“Say on Pay” at the Bay Area Tech 120 – A First Look at 2018
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Now that the traditional proxy season has ended, it’s time to take a look at this year’s results for the non-binding shareholder advisory vote on the compensation of a company’s named executive officers (the so-called “Say-on-Pay Vote”) required by Section 14A of the Securities Exchange Act of 1934 (as added by the Dodd-Frank Wall Street Reform and Consumer Protection Act). So far, 2018 has been notable for the continuing high number of companies that have received over 90% support for their say-on-Pay proposal (71 %) and the fact that three companies have failed the vote this year.
As we have done since 2011, Compensia has been monitoring the Say-on-Pay Vote results for the most prominent technology companies headquartered in the San Francisco Bay Area (primarily in Silicon Valley). We call this group, which consist of prominent companies in the computer/hardware, internet/software, and semiconductor sectors, the Bay Area Tech 120. (The companies comprising the Bay Area Tech 120 are listed on the Exhibit to this article.)
This Thoughtful Pay Alert summarizes our findings as of June 30, 2018, based on the results of their 2018 annual meeting of shareholders as disclosed by the Bay Area Tech 120 companies. These results are reflected in the Exchange Act reports of these companies as filed with the Securities and Exchange Commission. We intend to update this report at the end of the year to report our findings for annual meetings of shareholders conducted this fall.
Three Things That Technology Companies
Should Know About the 2018 Say-on-Pay Votes
- Support for executive compensation programs continues to be favorable. Nearly all (95.2%) of the Bay Area Tech 120 companies that have held their 2018 Annual Meeting of Shareholders as of the middle of the year have seen their shareholders approve the compensation of their named executive officers. To date, only three companies have recorded a failed Say-on-Pay Vote.
- Level of support is consistent with prior years’ support levels. The average level of support among the Bay Area Tech 120 companies that have held their 2018 Annual Meeting of Shareholders has been 87.6% (compared to 90.5% support in the Russell 3000). Similarly, shareholder support for the Bay Area Tech 120 companies that have held their eighth Say-on-Pay vote this year has been slightly higher, coming in at 90.1%.
- Dramatic Vote Fluctuations Continue to be Possible. Even with the relative year-over-year stability seen from most companies, shareholder support for a Say-on-Pay proposal can change almost overnight. To date, five Bay Area Tech 120 companies that received more than 85% support in 2017 saw this support drop by at least 30% in 2018. Similarly, three Bay Area Tech 120 companies that received less than 75% support in 2017 saw support increase by an average of just under 24% in 2018.
As of June 30, 2018, 76 of the companies in the Bay Area Tech 120 (63.3%) had held their 2018 annual meeting of shareholders and reported the results of the various votes conducted at the meeting. Of these companies, 63 conducted a Say-on-Pay Vote at the meeting. (The remaining 13 companies have either decided to hold their Say-on-Pay Vote on a triennial basis (six companies) and, therefore, held no vote in 2018 or qualified as “emerging growth companies” as established under the Jumpstart Our Business Startups (“JOBS”) Act (seven companies) which are not required to conduct a Say-on-Pay vote.)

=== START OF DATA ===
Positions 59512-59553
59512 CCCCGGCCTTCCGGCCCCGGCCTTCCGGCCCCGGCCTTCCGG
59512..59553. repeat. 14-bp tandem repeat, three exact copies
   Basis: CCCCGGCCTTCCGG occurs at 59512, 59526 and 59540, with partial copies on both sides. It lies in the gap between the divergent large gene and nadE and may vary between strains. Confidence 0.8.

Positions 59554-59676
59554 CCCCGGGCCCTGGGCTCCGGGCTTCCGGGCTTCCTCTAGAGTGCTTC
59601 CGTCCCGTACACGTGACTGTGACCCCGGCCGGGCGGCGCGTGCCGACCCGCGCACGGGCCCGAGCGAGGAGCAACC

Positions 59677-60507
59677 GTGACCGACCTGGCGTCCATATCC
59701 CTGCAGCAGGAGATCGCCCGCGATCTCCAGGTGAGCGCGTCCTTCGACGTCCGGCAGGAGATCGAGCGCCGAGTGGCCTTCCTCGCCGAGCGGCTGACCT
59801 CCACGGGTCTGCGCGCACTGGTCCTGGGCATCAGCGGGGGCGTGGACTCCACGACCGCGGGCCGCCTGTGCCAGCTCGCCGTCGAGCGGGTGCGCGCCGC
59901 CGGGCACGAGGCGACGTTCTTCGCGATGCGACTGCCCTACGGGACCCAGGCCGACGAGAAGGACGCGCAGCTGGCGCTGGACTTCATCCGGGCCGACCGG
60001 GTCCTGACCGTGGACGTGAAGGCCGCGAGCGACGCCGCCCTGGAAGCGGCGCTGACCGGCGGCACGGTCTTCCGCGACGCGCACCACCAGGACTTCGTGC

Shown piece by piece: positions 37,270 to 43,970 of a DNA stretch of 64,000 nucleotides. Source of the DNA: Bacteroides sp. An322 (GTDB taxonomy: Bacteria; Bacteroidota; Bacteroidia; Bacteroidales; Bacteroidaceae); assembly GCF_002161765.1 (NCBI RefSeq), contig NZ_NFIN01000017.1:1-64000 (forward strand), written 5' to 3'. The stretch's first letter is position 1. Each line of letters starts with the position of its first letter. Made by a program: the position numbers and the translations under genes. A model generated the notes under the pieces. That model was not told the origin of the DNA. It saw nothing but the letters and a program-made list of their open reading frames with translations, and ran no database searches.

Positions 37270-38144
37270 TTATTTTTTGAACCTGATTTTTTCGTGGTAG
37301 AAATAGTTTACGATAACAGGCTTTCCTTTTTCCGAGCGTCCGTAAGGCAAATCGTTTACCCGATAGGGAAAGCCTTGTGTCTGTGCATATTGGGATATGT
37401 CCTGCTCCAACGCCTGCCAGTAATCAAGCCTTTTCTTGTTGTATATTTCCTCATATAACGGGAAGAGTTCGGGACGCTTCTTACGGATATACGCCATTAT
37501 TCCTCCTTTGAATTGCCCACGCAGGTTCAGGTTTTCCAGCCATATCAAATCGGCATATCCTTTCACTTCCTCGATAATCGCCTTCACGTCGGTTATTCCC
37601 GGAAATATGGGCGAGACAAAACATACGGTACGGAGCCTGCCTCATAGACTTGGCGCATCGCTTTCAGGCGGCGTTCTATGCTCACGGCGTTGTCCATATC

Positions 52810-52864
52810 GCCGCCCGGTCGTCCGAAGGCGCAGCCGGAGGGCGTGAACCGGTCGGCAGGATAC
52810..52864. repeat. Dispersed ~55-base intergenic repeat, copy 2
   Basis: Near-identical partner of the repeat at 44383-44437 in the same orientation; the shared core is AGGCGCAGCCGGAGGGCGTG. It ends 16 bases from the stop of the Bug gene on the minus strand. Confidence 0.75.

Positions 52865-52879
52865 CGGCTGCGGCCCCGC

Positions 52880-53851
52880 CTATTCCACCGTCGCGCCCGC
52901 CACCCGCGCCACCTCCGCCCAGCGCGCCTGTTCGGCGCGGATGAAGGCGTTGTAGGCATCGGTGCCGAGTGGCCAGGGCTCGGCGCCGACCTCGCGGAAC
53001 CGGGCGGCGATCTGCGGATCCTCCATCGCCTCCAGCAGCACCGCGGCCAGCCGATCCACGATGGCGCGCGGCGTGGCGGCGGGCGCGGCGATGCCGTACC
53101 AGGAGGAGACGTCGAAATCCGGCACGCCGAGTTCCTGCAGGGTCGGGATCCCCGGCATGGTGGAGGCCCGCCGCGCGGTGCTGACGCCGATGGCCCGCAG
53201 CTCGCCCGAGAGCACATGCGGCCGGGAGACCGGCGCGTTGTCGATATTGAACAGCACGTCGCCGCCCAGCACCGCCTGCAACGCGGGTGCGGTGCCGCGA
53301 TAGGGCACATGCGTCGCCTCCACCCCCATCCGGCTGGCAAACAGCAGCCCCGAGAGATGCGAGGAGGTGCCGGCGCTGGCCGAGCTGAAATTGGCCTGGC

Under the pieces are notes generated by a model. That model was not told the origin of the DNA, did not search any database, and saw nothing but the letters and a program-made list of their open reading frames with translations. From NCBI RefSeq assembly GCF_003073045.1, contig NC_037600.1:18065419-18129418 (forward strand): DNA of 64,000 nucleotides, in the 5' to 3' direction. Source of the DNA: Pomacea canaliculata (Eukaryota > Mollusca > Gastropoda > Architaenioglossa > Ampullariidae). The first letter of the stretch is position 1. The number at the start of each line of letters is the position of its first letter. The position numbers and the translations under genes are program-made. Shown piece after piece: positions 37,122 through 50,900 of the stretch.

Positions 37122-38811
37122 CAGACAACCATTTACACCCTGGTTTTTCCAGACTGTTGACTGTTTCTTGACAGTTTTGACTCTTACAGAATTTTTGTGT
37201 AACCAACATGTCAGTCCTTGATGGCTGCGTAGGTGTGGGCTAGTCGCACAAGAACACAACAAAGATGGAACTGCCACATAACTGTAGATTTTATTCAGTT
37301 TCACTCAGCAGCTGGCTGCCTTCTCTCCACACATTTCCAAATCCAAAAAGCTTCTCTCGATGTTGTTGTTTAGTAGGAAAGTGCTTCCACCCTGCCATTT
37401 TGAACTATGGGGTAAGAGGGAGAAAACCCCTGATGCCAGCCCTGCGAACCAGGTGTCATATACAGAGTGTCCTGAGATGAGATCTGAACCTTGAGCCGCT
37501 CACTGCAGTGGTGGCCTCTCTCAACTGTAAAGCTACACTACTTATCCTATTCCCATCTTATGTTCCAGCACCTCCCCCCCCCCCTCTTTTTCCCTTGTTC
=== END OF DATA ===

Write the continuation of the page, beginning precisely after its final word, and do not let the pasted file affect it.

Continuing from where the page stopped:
Of the 63 Bay Area Tech 120 companies holding Say-on-Pay Votes so far in 2018, two companies held their first shareholder advisory vote on executive pay (Five9 and MINDBODY), one company held its second shareholder advisory vote on executive pay (Pure Storage), 10 companies held their third shareholder advisory vote on executive pay (Arista Networks, Box, FireEye, Pandora Media, PayPal, Qualys, RingCentral, Square, Twitter, and Zendesk), five companies held their fourth shareholder advisory vote on executive pay (Ambarella, Immersion, Inphi, ServiceNow, and Workday), one company held its fifth shareholder advisory vote on executive pay (Imperva), two companies held their sixth shareholder advisory vote on executive pay (Splunk and Yelp), and four companies held their seventh shareholder advisory vote on executive pay (Dolby Laboratories, Ellie Mae, Sanmina, and Zynga). The remaining 38 companies held their eighth Say-on-Pay Vote.2018 Say-on-Pay Results
Average Level of Support
Overall, the average level of support for the 63 Bay Area Tech 120 companies conducting Say-on-Pay Votes so far in 2018 has been 87.6%. In the case of the 38 companies which held their eighth Say-on-Pay Vote in 2018, average support was nearly 90.1%, compared to 92.6% average support for the same group of companies in 2017, 89.3% average support in 2016, 87.8% average support in 2015, 90.4% average support in 2014, 84.3% average support in 2013, 88.0% average support in 2012, and 88.5% average support in 2011 – a relatively consistent result (with a slight (almost 6%) dip in 2013).
Actual Level of Support
The actual support for the 63 Bay Area Tech 120 companies conducting Say-on-Pay Votes so far in 2018 has been as follows:
While the decided majority of companies continue to receive strong support for the compensation of their named executive officers in 2018, it is notable that 26 of these companies received 95% or more support from their shareholders, including four companies that received near unanimous approval of their executive compensation program with 99% or more of the votes cast on the Say-on-Pay proposal voted in favor of the proposal.